Control theory is
- a theory that deals with influencing the behavior of dynamical systems
- an interdisciplinary subfield of science, which originated in engineering and mathematics, and evolved into use by the social sciences, like psychology, sociology, criminology and in the financial system.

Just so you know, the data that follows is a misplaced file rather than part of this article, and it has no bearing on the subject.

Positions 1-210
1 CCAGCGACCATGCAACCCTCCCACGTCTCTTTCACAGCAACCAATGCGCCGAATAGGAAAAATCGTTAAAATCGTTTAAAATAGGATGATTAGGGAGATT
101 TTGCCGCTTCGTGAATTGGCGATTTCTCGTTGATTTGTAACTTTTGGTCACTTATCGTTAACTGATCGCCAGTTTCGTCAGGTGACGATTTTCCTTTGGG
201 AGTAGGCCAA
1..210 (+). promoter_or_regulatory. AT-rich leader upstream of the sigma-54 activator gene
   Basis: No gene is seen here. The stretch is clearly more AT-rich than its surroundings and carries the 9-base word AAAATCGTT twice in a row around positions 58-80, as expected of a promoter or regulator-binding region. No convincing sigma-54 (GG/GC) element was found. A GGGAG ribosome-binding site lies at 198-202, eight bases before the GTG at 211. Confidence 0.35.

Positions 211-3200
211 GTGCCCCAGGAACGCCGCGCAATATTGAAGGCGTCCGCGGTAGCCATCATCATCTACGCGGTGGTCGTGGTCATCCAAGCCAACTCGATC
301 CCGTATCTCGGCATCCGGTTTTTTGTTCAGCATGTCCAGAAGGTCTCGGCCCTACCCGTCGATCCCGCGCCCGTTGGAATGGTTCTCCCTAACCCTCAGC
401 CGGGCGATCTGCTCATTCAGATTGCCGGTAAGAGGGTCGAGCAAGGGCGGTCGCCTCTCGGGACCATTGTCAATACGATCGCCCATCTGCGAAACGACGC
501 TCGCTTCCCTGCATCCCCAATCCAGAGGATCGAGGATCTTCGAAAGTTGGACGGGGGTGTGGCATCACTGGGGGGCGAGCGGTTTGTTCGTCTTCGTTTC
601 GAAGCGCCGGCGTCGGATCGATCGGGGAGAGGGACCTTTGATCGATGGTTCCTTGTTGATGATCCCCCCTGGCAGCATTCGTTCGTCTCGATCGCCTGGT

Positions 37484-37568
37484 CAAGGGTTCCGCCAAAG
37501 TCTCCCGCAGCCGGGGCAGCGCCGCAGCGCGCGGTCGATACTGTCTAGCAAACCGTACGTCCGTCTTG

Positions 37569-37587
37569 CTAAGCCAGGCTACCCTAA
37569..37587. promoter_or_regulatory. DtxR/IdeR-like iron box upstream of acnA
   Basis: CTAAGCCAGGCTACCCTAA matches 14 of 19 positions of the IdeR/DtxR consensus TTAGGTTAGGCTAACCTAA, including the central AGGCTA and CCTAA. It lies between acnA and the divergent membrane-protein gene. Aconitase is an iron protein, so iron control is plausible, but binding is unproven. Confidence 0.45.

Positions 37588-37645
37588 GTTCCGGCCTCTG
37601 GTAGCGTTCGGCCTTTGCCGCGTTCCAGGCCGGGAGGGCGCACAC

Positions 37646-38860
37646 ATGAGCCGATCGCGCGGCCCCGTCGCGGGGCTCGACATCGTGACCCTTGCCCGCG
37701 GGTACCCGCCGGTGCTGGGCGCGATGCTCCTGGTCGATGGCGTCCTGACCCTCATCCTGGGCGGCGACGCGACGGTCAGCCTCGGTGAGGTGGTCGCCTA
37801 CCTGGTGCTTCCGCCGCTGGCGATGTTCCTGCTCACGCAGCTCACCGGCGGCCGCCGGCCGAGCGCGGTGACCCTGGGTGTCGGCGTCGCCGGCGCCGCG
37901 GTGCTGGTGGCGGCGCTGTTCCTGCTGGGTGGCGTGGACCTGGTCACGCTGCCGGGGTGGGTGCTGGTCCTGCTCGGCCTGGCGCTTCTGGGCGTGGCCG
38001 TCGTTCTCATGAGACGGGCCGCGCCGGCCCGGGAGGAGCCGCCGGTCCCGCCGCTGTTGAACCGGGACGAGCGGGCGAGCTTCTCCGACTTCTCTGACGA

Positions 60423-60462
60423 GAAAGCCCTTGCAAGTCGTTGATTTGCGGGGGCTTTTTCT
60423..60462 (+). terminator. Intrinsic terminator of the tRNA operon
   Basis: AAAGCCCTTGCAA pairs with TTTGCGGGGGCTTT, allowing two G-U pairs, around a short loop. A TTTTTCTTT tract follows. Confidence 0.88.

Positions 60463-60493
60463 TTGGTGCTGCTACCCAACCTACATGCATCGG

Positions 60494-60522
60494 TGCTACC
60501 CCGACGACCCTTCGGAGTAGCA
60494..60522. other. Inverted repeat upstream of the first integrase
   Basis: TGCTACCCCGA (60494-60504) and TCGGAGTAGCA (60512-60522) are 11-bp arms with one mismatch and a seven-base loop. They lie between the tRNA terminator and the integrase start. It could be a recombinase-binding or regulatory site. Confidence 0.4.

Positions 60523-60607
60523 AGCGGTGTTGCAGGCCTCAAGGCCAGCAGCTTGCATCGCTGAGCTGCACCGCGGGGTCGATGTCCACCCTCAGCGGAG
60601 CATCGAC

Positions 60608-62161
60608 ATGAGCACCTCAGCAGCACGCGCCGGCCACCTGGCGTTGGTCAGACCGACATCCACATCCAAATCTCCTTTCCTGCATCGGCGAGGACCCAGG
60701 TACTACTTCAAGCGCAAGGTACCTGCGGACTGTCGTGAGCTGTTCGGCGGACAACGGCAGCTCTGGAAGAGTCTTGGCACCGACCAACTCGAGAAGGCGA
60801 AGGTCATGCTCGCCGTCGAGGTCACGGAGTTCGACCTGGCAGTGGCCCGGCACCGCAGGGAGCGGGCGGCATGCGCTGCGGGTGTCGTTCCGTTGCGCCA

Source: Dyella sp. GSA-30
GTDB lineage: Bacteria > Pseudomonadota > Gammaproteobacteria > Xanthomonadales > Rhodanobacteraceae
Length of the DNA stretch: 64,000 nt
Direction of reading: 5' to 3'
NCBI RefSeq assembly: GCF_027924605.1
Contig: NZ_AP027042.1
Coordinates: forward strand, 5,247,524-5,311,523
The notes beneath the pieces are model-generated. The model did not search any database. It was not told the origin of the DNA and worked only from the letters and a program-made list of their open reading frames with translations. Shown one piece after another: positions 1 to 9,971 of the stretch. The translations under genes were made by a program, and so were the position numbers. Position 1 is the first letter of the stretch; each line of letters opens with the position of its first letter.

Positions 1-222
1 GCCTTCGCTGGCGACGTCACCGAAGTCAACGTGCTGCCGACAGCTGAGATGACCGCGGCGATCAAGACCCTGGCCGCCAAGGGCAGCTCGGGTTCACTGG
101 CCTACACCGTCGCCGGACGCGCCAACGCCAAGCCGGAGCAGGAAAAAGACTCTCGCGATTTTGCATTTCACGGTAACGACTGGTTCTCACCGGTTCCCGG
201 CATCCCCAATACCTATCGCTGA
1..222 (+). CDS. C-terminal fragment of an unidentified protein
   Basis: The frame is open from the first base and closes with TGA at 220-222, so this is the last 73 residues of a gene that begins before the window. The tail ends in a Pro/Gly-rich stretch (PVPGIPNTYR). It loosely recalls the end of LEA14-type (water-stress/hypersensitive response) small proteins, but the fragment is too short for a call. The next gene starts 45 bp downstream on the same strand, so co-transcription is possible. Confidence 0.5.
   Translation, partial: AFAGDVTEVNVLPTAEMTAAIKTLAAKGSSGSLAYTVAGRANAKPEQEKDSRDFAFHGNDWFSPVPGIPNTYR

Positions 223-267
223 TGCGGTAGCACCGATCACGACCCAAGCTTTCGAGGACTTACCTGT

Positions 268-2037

Control systems can be thought of as having four functions; Measure, Compare, Compute, and Correct. These four functions are completed by five elements; Detector, Transducer, Transmitter, Controller, and Final Control Element. The measuring function is completed by the detector, transducer and transmitter. In practical applications these three elements are typically contained in one unit. A standard example of a measuring unit is a Resistance thermometer. The compare and compute functions are completed within the controller which may be completed electronically through a Proportional control, PI Controller, PID Controller, Bistable, Hysteretic control or Programmable logic controller. Older controller units have been mechanical, as in a Centrifugal governor or a Carburetor. The correct function is completed with a final control element. The final control element changes an input or output in the control system which affect the manipulated or controlled variable.
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